If you’re a smoker considering cosmetic surgery, your plastic surgeon will likely require you to stop smoking for at least two weeks before your procedure.
A long-term follow-up study finds that many patients receiving these instructions will quit smoking, or at least smoke less, in the years after cosmetic surgery, reports the September issue of Plastic and Reconstructive Surgery®, the official medical journal of the American Society of Plastic Surgeons (ASPS).
“Our results show an association between cosmetic surgery and smoking cessation at long-term follow-up,” comments lead author Aaron C. Van Slyke, MD, MSc, of University of British Columbia, Vancouver. “Surgeons who request preoperative smoking cessation may influence patients’ long-term smoking status.”
Many Cosmetic Surgery Patients Quit or Reduce Smoking
The follow-up study included 85 patients who were smokers when evaluated for cosmetic surgery. Like most plastic surgeons, Dr. Van Slyke and colleagues required patients to refrain from smoking for at least two weeks before elective procedures. Those instructions reflect a well-demonstrated increase in wound healing problems and other negative outcomes among smokers after plastic surgery.
Five years after cosmetic surgery, 47 patients responded to a follow-up survey. Most of the patients were women; the average age was 40 years. The most common procedures were “tummy tuck” (abdominoplasty), breast lift (mastopexy), and facelift. After exclusion of five “social” smokers, the study included 42 patients who were daily smokers before cosmetic surgery.
In the follow-up survey, about 40 percent of patients said they no longer smoked cigarettes on a daily basis. Nearly one-fourth had not smoked at all since their cosmetic surgery procedure.
Most patients said they had reduced their cigarette use by any amount. Seventy percent agreed that discussing their increased surgical risks with the plastic surgeon influenced their ability to quit or reduce smoking.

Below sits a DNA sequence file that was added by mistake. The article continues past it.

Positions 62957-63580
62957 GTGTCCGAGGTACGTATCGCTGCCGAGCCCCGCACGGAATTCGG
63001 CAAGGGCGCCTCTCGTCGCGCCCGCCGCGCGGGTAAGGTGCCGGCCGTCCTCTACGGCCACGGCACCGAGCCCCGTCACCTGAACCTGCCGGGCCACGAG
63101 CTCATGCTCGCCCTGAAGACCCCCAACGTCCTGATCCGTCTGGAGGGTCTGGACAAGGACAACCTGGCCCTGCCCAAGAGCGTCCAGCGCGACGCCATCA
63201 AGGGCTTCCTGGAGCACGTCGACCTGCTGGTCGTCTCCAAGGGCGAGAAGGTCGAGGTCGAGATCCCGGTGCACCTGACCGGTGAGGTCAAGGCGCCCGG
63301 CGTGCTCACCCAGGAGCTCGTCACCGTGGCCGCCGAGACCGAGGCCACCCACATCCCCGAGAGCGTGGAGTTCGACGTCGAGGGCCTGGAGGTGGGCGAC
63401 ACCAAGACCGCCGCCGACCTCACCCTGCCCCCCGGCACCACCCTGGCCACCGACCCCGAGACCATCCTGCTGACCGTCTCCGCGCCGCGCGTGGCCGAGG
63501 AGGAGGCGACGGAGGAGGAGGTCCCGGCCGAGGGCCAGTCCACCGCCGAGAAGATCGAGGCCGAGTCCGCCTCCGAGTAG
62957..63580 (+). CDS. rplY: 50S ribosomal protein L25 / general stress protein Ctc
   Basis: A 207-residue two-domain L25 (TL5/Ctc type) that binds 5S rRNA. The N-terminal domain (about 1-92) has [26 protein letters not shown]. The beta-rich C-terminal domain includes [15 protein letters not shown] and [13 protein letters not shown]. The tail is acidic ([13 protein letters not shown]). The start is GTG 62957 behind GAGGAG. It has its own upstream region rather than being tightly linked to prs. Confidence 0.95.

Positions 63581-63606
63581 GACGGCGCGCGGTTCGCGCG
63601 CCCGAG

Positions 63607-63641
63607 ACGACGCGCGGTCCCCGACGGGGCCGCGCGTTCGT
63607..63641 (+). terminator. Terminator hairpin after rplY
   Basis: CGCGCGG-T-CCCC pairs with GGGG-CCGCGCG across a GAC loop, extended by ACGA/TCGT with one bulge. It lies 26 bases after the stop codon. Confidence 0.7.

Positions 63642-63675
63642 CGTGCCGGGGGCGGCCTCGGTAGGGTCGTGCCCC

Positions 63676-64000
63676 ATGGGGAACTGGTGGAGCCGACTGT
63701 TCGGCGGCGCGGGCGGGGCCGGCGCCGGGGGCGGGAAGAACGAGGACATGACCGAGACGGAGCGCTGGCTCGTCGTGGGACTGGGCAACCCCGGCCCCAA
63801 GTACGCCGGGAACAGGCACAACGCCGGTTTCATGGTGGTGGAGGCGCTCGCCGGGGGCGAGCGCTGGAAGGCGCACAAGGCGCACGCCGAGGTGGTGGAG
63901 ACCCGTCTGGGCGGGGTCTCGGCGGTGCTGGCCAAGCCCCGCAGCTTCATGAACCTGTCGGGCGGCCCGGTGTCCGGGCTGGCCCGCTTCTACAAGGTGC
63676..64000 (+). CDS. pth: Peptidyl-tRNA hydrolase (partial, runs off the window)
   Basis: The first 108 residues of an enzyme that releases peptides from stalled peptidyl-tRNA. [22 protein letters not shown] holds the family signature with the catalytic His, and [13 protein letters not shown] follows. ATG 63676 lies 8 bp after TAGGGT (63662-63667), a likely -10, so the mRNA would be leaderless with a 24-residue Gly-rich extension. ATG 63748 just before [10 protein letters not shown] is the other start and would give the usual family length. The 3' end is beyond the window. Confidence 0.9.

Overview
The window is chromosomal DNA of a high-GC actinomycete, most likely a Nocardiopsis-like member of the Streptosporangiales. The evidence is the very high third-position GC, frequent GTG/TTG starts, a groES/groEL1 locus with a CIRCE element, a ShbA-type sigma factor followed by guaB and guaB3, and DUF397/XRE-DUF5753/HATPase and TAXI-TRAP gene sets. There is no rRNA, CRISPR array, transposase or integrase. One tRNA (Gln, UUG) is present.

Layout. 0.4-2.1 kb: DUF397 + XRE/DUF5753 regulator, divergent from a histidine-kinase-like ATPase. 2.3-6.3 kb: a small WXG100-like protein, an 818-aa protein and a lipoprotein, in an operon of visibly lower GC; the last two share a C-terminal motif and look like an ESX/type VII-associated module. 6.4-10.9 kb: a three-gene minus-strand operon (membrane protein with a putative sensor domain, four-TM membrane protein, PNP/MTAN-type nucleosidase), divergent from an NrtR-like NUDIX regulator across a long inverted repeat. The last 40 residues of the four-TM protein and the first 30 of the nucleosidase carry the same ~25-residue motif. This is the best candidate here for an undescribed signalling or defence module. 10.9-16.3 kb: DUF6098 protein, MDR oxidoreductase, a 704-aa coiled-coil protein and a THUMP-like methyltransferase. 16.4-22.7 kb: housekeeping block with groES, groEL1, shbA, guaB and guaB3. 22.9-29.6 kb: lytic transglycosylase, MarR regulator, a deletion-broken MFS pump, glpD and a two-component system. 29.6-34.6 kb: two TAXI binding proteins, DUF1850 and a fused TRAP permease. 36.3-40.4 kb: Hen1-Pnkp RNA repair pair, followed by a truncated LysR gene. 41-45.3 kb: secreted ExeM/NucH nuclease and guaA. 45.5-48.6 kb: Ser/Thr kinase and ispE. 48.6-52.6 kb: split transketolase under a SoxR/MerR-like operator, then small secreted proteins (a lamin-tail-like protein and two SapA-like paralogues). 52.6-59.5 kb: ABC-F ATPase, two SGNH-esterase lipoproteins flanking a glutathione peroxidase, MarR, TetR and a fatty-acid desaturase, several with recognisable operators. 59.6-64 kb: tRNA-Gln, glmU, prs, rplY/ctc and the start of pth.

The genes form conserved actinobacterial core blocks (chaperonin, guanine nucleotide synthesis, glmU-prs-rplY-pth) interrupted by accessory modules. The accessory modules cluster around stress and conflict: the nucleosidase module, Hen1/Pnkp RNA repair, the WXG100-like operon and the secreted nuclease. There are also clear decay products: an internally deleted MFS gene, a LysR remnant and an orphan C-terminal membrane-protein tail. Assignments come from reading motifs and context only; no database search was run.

However, one-half of patients admitted they did not follow the instructions to refrain from cigarette use before surgery. Nearly one-fourth continued to smoke up to the day of their procedure. Dr. Van Slyke and colleagues did not test to confirm whether patients had stopped smoking.
The complication rate after cosmetic surgery was higher in patients who continued to smoke: 24 percent versus 14 percent. (The difference was not statistically significant.) More serious wound-healing complications occurred in two patients–both of whom did not follow the instructions to stop smoking.
Due to the negative effects of smoking on wound healing, many plastic surgeons are unwilling to perform cosmetic surgery procedures in patients who smoke. Compared to studies in other groups, the new findings suggest that cosmetic surgery patients seem more likely to quit or cut back on smoking at long-term follow-up. “This is consistent with previous research showing patients who seek to obtain cosmetic surgery are more motivated to sustain positive lifestyle changes,” Dr. Van Slyke and coauthors write.
The results suggest that patients were more motivated to quit by “targeted messaging” with specific examples of the negative effects of smoking, rather than by a description of the general health benefits of smoking cessation. The authors conclude, “[T]he dialogue between plastic surgeon and patient during the cosmetic surgery consultation serves as a unique moment to provide targeted smoking cessation counseling that may persist well beyond the surgical interaction.”